Within hours of a devastating wildfire in Northern California, firefighters up and down the state rallied together within hours to respond to the Camp Fire in Butte County.
The near instantaneous response is a product of the state’s fire and rescue mutual aid system, which State Fire Chief Kim Zagaris calls the “the best in the world.”
What is the California Fire and Rescue Mutual Aid system?
It’s a system that has officially been in place since the 1950’s, combining efforts from the state and local governments to move fire and rescue resources around the state. In modern times, this system has seen local firefighters from areas like Turlock, Modesto, Tracy, Manteca, Sacramento, and many other areas responded in quick fashion.
For example, the Camp Fire broke out around 6:30 a.m. on Thursday.
Sacramento Metro Fire District along with many other regional fire department responded within hours.
Even in Stanislaus County, Turlock firefighters responded on the same day to travel up to Butte County.
This is a result of the modern mutual aid system in California.
“It was all about neighbor helping neighbor back in those early days and, today, neighbor helping neighbor may be San Diego sending resources Siskiyou [County] up on the northern border or vice versa,” said Zagaris.
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“It’s probably the world’s best mutual aid system anywhere in the world, if not the universe. It’s used so often and used on a pretty daily basis in this great state,” he added.
What makes it the best in the world?
In Zagaris' opinion, the writers of this system had “great minds,” and the system only got better with time and experience as California turned to it time and again over the years.
California's fire personnel are well versed in responding to calls for mutual aid; sometimes, the system is a daily process in California.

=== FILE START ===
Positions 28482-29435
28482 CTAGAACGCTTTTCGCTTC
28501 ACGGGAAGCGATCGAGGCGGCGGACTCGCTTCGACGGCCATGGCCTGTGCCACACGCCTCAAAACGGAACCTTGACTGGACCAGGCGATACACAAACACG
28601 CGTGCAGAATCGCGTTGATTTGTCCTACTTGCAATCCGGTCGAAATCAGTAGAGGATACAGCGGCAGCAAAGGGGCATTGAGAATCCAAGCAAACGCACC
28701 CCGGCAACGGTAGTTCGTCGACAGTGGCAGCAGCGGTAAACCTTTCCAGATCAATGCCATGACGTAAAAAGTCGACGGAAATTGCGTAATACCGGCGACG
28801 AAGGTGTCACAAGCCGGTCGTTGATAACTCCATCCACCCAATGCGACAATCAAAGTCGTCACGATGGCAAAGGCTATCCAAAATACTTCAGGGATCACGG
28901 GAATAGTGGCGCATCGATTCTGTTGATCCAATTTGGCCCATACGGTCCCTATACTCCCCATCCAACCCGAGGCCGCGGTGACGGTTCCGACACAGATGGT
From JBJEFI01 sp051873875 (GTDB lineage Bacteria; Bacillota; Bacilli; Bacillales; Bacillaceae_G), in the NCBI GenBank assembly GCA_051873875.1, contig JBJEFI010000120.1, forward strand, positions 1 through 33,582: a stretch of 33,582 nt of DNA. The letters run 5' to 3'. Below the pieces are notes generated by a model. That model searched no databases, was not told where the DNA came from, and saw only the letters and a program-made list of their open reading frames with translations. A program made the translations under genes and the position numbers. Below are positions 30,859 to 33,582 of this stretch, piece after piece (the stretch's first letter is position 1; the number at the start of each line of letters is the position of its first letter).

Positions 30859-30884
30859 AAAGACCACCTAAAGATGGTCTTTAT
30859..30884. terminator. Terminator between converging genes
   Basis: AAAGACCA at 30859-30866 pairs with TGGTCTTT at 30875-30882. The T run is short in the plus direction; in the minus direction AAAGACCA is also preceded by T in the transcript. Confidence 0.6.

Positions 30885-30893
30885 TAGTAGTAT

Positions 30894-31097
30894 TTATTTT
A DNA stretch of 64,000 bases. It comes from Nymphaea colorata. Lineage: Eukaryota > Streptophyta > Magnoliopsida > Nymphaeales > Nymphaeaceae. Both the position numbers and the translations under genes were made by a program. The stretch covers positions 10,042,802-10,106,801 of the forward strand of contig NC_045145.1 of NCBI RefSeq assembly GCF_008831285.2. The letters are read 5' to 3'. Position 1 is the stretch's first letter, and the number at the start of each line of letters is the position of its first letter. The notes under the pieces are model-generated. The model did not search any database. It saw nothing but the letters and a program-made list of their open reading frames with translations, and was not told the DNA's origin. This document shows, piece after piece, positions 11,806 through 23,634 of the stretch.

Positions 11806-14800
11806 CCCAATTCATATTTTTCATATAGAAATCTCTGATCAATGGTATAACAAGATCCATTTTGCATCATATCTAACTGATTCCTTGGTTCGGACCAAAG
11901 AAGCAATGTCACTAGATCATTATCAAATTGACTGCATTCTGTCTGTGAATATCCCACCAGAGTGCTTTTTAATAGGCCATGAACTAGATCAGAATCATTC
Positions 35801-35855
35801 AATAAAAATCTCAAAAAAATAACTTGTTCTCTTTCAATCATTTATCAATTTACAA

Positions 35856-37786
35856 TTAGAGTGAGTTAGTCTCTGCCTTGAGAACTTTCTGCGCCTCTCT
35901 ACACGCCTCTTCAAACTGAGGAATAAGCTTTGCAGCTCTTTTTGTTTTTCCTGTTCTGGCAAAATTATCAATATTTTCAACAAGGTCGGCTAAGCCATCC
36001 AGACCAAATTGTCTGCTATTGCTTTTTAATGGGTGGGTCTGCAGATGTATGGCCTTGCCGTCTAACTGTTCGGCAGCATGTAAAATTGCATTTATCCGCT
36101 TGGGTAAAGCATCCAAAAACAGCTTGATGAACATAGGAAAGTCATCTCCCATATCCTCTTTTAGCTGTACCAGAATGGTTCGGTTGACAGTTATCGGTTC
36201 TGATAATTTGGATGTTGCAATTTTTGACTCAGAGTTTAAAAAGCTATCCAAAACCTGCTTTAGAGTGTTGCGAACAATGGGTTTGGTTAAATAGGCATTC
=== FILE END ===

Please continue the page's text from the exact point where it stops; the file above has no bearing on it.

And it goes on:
“Unfortunately, here in California, it’s sometimes referred to as the 'Disneyland of Disaster'- one of the most disaster-prone states in the nation, if not the world sometimes. We, unfortunately, get the exercise,” Zagaris said.
While the system has grown over time, he points to some key moments that helped the system grow over the years, including:
- Early 1970’s fires, which saw some of the more significant growth in the system
- 1987 fire siege in the northern part of the state
- Oakland Hill Fire storm
- 1993 Southern California fires
- 2008 and the 2,000 lightning fires
- 2013 Rims fire
- 2015 fires in Lake and Calaveras County
It’s a system that is modified over time when the need to do so arises. Crews in this year have already had to deal with the largest fire in California history, the Mendocino Complex Fire, and what Zagaris believes will become the most destructive fire in California history, the Camp Fire in Butte County.
When do firefighters reach out to other states and countries?
Other states and countries are called in when Cal OES when local governments are unable to respond to the wildfires.
“When we’re making calls and we’re having less and less success in people filling those orders, we take a look,” Zagaris said. “I can generally tell you somewhere around that 500 engine level is about the point we start really taking a look at where we’re at in case we need to go out of state.”
It’s a system that is monitored constantly and takes advantage of interstate compacts and Emergency Management Assistance Compact.
For current wildfires, the EMAC has enabled California to call for and receive aid from states like:
- New Mexico
Aid has also come from areas like Nevada.
Whether it is help from out of the state one of the 55,000 career or volunteer firefighters in California, the mutual aid system is a voluntary system to participate in and willingness goes a long way in its success.
“What really makes our state fire and rescue mutual aid system work… is the willingness of not only the fire chiefs but their personnel and their governing bodies that allow them to respond,” said Zagaris.
Watch More … "California Wildfires: The New Normal" is ABC10's new, 9-part series on how wildfires are changing lives across Northern California. Episode 1: When disaster approaches, the body cams of first responders and eyewitness accounts are the best way to get an idea of what it's like to face a life-or-death race against the clock.